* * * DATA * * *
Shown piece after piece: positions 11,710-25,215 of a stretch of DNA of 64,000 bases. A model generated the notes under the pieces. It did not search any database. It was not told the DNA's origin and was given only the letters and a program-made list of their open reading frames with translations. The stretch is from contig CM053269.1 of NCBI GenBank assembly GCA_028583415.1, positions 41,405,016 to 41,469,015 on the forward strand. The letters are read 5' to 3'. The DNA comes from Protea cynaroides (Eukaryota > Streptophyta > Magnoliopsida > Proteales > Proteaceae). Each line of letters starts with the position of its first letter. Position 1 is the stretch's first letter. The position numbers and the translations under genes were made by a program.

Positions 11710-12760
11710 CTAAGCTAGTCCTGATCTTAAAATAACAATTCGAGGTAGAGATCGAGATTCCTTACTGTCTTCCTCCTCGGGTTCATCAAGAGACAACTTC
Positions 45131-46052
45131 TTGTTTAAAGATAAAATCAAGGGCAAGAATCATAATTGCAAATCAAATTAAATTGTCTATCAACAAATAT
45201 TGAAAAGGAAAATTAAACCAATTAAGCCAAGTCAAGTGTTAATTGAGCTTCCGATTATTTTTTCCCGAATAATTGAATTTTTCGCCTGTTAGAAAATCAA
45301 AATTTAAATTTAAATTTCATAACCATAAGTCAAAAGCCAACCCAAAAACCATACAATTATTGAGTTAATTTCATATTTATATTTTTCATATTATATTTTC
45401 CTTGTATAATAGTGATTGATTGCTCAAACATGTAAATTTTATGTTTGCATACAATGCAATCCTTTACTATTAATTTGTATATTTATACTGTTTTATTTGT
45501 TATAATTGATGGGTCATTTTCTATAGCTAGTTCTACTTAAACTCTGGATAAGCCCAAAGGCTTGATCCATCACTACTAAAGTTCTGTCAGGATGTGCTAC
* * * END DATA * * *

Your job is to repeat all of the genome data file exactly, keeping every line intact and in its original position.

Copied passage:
Shown piece after piece: positions 11,710-25,215 of a stretch of DNA of 64,000 bases. A model generated the notes under the pieces. It did not search any database. It was not told the DNA's origin and was given only the letters and a program-made list of their open reading frames with translations. The stretch is from contig CM053269.1 of NCBI GenBank assembly GCA_028583415.1, positions 41,405,016 to 41,469,015 on the forward strand. The letters are read 5' to 3'. The DNA comes from Protea cynaroides (Eukaryota > Streptophyta > Magnoliopsida > Proteales > Proteaceae). Each line of letters starts with the position of its first letter. Position 1 is the stretch's first letter. The position numbers and the translations under genes were made by a program.

Positions 11710-12760
11710 CTAAGCTAGTCCTGATCTTAAAATAACAATTCGAGGTAGAGATCGAGATTCCTTACTGTCTTCCTCCTCGGGTTCATCAAGAGACAACTTC
Positions 45131-46052
45131 TTGTTTAAAGATAAAATCAAGGGCAAGAATCATAATTGCAAATCAAATTAAATTGTCTATCAACAAATAT
45201 TGAAAAGGAAAATTAAACCAATTAAGCCAAGTCAAGTGTTAATTGAGCTTCCGATTATTTTTTCCCGAATAATTGAATTTTTCGCCTGTTAGAAAATCAA
45301 AATTTAAATTTAAATTTCATAACCATAAGTCAAAAGCCAACCCAAAAACCATACAATTATTGAGTTAATTTCATATTTATATTTTTCATATTATATTTTC
45401 CTTGTATAATAGTGATTGATTGCTCAAACATGTAAATTTTATGTTTGCATACAATGCAATCCTTTACTATTAATTTGTATATTTATACTGTTTTATTTGT
45501 TATAATTGATGGGTCATTTTCTATAGCTAGTTCTACTTAAACTCTGGATAAGCCCAAAGGCTTGATCCATCACTACTAAAGTTCTGTCAGGATGTGCTAC